“Customer Feedback” is always important, even when they are victims of state-sponsored attacks
Although the Flamer Trojan has “committed suicide” quite a while ago, we continue the malware forensics saga with a new episode. Today, we will be describing a less-documented feature of Flamer called advnetcfg.ocx – a module that acts both as an antivirus activity monitor and a debugging component.
This module has been specifically tailored to collect data that would have been used to improve the functionality of Flamer. Our analysis points to the fact that it has been used by the group behind Flamer to see if Flamer was detected by an antivirus solution or if Flamer’s activity would have been brought to a grinding halt by software bugs.
Whenever Flamer finds a window referencing a file name that belongs to it, or if it contains strings such as “injected” or “File mssecmgr.exe looks suspicious”, this debugging module takes a screenshot. The screenshot is then sent to the command and control center, where it is analyzed by Flamer’s programmers. Based on this analysis, they are able to add code or improve the currently existing one for the next “update”. We believe that this is one of the features that made it possible for Flamer to stay undetected for at least 5 years.
This module may have also played a key role in defeating AV detection for this period of time. Although its creators definitely used multi-engine scan services to check if their samples were detected, they most likely needed feedback from the actual “production environment” as every single system is unique and heuristic detection is influenced by parameters that they could not reproduce in lab conditions.
It may be true that modern malware can report errors to their C&C servers, but Flamer takes this to a whole new level: it sends complex reports even when these errors are displayed on screen or if they are detected by locally-installed AV solutions.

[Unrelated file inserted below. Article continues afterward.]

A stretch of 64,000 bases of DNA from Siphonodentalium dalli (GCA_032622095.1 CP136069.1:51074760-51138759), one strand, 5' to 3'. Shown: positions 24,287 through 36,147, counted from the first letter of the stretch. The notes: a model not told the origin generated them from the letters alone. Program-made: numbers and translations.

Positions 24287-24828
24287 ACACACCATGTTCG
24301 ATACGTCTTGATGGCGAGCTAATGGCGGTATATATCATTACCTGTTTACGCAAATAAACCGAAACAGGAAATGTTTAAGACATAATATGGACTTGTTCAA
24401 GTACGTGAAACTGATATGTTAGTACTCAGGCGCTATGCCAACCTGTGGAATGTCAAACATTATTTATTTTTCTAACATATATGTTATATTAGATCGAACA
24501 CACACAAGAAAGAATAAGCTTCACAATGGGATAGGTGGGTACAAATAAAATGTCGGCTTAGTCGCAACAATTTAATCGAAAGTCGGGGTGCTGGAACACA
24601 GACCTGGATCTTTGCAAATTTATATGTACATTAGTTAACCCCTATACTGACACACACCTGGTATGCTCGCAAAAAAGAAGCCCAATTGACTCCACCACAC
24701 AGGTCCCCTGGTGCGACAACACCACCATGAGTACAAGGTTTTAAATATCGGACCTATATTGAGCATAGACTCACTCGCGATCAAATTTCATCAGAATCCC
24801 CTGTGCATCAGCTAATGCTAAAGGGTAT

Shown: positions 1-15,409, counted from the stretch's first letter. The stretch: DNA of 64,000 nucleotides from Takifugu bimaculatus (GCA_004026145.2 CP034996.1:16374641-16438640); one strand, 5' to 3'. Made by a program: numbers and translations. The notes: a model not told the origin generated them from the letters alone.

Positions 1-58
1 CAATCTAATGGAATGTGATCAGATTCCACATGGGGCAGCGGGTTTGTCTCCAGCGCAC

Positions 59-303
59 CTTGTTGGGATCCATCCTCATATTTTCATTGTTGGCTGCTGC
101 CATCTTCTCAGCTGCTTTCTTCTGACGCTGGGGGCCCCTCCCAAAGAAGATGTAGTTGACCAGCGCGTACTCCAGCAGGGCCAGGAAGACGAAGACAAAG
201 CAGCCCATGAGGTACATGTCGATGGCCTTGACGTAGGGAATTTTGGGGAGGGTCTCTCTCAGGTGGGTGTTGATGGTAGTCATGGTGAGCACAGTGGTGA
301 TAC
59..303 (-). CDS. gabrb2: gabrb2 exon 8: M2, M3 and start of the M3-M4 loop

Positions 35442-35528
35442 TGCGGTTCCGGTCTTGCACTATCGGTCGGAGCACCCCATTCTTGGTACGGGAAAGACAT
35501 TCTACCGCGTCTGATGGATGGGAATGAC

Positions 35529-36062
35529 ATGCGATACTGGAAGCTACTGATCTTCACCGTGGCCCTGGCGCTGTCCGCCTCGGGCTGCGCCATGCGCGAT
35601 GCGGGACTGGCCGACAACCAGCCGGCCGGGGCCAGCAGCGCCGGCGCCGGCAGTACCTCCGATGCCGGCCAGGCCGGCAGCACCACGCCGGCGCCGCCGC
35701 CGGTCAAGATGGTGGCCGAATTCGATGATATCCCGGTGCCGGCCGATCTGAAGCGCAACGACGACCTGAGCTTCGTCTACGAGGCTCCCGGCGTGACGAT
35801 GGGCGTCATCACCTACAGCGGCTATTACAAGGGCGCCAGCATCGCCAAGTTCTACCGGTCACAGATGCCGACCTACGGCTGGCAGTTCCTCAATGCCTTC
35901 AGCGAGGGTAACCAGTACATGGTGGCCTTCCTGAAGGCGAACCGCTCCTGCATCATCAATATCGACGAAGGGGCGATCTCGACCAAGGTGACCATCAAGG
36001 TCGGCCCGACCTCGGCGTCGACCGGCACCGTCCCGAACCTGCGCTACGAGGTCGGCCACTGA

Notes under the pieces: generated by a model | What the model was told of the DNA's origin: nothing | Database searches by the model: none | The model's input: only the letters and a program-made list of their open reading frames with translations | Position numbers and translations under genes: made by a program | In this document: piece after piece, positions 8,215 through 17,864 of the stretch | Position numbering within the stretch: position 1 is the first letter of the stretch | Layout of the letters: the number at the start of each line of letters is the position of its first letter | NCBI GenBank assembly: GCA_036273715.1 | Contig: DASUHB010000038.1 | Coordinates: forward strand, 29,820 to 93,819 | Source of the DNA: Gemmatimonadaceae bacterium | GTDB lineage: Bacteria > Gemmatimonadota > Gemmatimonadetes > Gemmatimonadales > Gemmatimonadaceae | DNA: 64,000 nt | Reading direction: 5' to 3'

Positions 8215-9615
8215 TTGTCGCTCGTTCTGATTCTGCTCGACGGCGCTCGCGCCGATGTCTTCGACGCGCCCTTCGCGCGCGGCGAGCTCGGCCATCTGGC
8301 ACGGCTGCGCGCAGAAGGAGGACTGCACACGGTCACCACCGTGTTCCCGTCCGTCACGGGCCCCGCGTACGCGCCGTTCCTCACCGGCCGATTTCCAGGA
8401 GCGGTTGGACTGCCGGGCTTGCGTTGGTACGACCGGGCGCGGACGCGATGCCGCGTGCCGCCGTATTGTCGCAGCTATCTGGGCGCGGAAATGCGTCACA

How is everything happening?
The advnetcfg.ocx component decrypts ccalc32.sys (RC4 algorithm) using the 128 bit key passed as parameter to the EnableTBS export. When decrypted, the ccalc32.sys database file contains strings used in the whole process of debugging and data gathering.
String categories found in ccalc32.sys:
The module extracts from calc32.sys the file names used for storage (HighSeverity=~KWI989.tmp and LowSeverity=~KWI988.tmp), as well as the following lists:
CrashStrings.1 has encountered a problem and needs to close
CrashStrings.2 This application has requested the Runtime to terminate it in an unusual way
CrashStrings.3 This system is shutting down. Please save all work in progress and log off
CrashStrings.4 terminated unexpectedly with status code
CrashStrings.5 services.exe – Application Error
CrashStrings.6 End Program – services.exe
CrashStrings.7 services and controller
Snippet from ExposureIndicating strings:
Ccalc32.sys suspends its activity when some processes such as those listed below are running on the system:
6spywareterminatorshield.exe, spywareterminator.exe, sp_rsser.exe, rtt_crc_service.exe, nip.exe, licwiz.exe, elogsvc.exe, cclaw.exe, zlclient.exe
Then it proceeds with enumerating desktops, windows and, for all the windows, their children. It sends the WM_GETTEXT message to every window and child, and compares the resulting strings with the ExposureIndicating, CrashStrings and RegKeys. If a string appears in ExposureIndicating or CrashStrings then the severity is set to High, a screen-shot gets taken (16 colors, full screen) and placed in the HighSeverityStorageFile.
If no strings from its lists are present in window text, all text data gets saved in the LowSeverityStorageFile. All information in both files is compressed with PPMd, as both Storage Files have a size limit. These steps are continually repeated.